An Introduction to Apache Cocoon 2.1
An Open Source Apache Software Foundation project based on open standards, Apache Cocoon is rapidly gaining momentum in the Web developer community. This is evidenced by ever increasing diverse developer and user communities, and the popularity of recent Cocoon meets that are attracting large numbers, and attendees from many parts of the world.
This article focuses on Apache Cocoon 2.1 and is intended to be an introduction to Cocoon and the concepts behind it.
What is Apache Cocoon?
Essentially, Cocoon is a Web development framework. It provides the developer with the infrastructure needed to quickly build flexible, maintainable, scalable, and robust XML Server Applications.
Cocoon is implemented as an abstract Java engine, and as such, can be run from both within an Application Server or from the command line. Cocoon introduces the concepts of "component pipelines" and "Cocoon flow" to Web Application building, to form the basis of a powerful Web architecture. It allows for easy:
- Content aggregation
- Pluggable multi-step XML transformations/augmentations (Typically via XSLT)
- Pluggable Multi-Channeling
- Form handling and validation (Cocoon Forms/Woody)
- Centralized application flow logic with Cocoon Flow while at the same encouraging maintainable, robust code and promoting Separation of Concerns (SoC)
The notion of separation of concerns among Logic, Content, and Style sits at the very heart of Cocoon. In fact, this notion was the original inspiration behind Cocoon's genesis. Cocoon methodology preaches that an "individual should do what they're good at;" the benefits of this are many fold and obvious. These range from clean uncluttered code, to more productive happy individuals.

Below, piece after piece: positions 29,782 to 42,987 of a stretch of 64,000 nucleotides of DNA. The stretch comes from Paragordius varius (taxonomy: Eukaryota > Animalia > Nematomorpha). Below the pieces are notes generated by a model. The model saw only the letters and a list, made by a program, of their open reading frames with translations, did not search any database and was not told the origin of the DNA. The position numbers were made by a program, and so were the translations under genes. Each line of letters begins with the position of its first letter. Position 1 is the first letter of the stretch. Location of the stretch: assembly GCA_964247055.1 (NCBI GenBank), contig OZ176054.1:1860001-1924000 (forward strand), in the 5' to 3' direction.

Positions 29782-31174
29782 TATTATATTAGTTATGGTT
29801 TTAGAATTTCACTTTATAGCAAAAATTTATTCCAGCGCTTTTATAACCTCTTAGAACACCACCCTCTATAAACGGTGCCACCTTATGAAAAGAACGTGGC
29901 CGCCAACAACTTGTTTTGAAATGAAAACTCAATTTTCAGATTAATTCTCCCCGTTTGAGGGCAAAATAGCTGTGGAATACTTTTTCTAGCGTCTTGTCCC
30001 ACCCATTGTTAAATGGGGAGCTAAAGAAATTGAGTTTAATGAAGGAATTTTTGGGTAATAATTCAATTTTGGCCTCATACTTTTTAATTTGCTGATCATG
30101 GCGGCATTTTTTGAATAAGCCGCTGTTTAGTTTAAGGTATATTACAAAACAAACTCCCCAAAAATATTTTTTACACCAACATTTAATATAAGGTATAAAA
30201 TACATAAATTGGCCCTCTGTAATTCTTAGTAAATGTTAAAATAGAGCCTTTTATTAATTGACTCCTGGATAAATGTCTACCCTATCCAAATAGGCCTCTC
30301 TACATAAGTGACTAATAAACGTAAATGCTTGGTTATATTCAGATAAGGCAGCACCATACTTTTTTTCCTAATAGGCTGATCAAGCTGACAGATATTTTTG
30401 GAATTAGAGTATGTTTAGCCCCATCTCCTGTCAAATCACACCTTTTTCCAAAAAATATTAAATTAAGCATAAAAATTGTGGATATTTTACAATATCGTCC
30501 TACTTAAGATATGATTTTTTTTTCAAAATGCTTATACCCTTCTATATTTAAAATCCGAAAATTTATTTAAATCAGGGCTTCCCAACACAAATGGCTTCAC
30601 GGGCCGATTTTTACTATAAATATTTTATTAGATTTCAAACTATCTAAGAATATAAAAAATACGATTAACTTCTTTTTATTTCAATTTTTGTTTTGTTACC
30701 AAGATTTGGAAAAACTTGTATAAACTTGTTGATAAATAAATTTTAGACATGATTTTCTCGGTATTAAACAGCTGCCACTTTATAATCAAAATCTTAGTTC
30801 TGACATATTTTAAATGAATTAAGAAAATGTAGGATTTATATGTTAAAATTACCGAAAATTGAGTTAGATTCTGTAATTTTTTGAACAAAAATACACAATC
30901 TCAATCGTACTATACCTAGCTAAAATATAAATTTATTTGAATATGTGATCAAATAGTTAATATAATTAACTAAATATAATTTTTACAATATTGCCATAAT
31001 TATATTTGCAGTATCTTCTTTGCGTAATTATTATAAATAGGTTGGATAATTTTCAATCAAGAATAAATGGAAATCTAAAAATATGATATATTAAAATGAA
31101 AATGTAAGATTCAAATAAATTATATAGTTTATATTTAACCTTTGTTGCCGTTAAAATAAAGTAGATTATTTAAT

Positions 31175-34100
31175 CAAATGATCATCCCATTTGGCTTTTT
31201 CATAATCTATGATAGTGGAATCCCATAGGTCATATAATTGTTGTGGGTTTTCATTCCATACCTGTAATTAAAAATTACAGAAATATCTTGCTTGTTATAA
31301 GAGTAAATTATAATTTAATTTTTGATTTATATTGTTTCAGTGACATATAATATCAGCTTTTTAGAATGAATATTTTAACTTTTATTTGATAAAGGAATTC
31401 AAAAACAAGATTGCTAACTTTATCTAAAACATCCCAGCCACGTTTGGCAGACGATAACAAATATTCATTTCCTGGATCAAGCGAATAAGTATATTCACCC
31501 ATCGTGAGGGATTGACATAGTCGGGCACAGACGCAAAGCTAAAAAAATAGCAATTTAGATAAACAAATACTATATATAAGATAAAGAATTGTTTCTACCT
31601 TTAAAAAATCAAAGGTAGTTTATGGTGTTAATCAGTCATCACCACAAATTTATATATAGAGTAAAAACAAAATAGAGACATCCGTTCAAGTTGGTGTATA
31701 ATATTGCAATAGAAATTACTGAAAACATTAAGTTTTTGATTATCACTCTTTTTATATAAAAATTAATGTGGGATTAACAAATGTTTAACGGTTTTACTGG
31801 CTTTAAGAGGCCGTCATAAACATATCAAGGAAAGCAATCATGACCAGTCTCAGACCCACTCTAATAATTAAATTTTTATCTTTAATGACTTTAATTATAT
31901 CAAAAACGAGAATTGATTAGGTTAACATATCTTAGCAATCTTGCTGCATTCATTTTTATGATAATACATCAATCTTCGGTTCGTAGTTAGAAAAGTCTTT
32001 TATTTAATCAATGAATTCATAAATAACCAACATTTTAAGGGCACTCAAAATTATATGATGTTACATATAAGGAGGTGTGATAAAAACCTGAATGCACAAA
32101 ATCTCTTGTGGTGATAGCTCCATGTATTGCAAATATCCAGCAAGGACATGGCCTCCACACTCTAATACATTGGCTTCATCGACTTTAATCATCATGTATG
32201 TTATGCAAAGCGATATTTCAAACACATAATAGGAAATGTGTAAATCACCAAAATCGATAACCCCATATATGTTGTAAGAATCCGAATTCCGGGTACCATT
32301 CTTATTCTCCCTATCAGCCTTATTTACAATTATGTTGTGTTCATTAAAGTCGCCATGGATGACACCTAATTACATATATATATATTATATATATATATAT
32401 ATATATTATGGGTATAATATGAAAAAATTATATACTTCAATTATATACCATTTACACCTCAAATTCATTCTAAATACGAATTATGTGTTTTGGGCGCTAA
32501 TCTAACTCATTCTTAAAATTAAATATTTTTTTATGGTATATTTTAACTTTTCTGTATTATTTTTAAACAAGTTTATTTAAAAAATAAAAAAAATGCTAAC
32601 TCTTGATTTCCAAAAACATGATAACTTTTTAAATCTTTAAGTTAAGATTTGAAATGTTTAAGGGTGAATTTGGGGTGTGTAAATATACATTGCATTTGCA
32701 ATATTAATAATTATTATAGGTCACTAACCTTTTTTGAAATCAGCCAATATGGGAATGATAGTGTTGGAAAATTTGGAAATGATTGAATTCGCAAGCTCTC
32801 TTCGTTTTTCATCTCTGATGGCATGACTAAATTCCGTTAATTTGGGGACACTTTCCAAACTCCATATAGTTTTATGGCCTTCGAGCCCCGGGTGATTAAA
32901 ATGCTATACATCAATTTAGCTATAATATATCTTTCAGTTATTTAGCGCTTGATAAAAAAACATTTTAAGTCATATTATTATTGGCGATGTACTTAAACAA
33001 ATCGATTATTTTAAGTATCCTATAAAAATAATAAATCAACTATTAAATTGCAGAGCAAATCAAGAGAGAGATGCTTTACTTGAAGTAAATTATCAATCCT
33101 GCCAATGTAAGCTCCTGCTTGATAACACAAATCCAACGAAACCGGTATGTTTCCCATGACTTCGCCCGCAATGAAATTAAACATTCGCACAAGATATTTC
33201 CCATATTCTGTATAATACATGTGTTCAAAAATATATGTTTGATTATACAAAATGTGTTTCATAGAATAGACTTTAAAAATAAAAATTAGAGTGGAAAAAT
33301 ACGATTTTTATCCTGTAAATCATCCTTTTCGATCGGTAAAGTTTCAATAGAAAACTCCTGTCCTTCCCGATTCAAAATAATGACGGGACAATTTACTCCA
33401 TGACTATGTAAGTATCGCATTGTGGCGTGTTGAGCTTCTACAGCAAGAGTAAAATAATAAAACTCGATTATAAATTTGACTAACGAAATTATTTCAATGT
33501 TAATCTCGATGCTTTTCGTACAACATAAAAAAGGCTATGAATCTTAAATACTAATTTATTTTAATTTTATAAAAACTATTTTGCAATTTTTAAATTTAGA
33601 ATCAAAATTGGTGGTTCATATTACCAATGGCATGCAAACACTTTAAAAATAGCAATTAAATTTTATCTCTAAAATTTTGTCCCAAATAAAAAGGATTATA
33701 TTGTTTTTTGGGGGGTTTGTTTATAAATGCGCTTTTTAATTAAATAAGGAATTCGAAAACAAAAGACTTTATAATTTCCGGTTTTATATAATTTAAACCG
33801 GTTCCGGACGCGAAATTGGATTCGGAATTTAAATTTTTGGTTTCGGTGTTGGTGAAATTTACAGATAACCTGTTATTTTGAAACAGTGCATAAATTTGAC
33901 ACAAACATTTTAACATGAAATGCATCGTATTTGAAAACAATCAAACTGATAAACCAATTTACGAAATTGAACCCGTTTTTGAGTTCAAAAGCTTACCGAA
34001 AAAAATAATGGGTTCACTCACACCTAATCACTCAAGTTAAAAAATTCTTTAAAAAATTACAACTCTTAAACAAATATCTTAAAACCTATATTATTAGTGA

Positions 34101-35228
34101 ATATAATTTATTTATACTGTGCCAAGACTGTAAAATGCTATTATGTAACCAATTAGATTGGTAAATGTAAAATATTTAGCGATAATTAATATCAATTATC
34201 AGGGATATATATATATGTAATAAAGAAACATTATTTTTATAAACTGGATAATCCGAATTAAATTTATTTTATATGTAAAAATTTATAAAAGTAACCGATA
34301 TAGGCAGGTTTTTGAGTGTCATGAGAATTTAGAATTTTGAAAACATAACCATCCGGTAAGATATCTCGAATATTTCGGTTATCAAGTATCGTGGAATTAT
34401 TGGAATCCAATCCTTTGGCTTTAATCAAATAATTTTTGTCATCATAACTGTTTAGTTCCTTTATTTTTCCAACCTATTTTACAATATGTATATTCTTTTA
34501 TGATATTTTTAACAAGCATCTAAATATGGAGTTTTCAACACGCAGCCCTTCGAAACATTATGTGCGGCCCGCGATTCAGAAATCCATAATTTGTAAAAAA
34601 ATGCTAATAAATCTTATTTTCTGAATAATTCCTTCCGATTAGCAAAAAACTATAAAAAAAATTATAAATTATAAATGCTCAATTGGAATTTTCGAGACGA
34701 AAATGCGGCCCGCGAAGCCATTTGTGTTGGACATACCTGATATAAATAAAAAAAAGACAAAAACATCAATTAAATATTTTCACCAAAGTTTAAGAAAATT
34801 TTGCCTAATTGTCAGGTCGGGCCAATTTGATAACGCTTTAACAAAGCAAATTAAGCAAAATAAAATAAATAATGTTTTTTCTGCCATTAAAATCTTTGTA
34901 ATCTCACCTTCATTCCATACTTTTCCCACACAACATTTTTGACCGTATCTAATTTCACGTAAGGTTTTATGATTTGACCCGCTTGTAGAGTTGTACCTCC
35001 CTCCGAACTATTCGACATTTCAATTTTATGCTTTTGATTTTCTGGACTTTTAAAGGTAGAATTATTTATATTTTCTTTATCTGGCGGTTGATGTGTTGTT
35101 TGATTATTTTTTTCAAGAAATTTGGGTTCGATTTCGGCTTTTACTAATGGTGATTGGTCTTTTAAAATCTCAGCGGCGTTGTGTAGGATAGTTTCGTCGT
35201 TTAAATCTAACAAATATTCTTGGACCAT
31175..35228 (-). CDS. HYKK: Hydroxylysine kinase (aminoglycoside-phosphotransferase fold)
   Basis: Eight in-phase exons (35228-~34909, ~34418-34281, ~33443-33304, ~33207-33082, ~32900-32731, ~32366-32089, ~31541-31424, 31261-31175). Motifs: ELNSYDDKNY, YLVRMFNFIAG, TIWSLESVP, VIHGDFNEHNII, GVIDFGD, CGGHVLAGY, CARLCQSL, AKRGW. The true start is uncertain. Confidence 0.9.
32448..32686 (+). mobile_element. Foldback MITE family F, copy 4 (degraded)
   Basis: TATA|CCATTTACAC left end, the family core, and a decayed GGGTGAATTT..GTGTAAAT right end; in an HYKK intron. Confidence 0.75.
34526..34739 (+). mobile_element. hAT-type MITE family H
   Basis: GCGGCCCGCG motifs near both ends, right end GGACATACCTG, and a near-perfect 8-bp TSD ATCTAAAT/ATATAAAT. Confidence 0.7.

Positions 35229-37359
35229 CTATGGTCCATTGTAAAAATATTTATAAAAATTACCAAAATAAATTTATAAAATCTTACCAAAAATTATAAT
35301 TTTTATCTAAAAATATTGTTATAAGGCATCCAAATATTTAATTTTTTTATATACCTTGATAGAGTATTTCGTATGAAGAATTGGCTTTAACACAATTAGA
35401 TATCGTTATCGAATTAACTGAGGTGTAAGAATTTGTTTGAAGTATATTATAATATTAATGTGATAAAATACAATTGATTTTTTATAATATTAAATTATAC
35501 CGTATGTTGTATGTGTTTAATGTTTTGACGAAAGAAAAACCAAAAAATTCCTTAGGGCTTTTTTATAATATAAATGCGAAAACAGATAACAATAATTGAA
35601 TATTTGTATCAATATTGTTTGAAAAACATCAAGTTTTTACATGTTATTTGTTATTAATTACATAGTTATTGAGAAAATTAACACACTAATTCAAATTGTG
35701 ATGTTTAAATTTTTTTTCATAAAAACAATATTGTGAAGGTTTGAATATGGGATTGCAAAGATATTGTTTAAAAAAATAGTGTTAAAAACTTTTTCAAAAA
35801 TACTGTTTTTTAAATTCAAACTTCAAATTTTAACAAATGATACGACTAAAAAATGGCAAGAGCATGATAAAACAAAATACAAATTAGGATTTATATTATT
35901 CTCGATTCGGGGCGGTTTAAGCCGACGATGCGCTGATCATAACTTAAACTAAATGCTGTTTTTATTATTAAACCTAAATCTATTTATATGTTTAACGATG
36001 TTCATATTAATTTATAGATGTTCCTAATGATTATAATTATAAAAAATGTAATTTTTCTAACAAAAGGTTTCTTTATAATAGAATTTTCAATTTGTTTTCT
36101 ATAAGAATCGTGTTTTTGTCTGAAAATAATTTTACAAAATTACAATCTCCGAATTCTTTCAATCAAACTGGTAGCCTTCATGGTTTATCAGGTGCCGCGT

As a component-based framework, Cocoon is highly modular. It is distributed with many "prefabricated" pluggable components. Because these components either consume or produce SAX events, they can be chained together to form SAX processing pipelines. Hence, the term "component pipelines" is often used.
The concept of "component pipelines" makes SoC easy. Each component within a pipeline is usually tasked with a particular concern. For example, rendering the same content to a Cell Phone or to a Web Browser becomes a simple matter of plugging in the appropriate "style" component into the pipeline, allowing the "styler" to work independently from the content provider.
Individual pipeline components are often compared to XML "Lego Blocks." This is because, like Lego blocks, pipeline components can be assembled into any number of configurations to quickly tailor the required XML solution. Web developers are not limited to the available component suite, but can write their own enterprise-specific "custom components" by extending existing components or by implementing the appropriate component interface.
A basic Cocoon pipeline would aggregate one or more data sources generating a single XML SAX stream that then is "piped" through the necessary transform components (including transforms that can augment content; for example, SOAP or SQL Transformers), transforming the XML as required before finally being serialized to the desired format.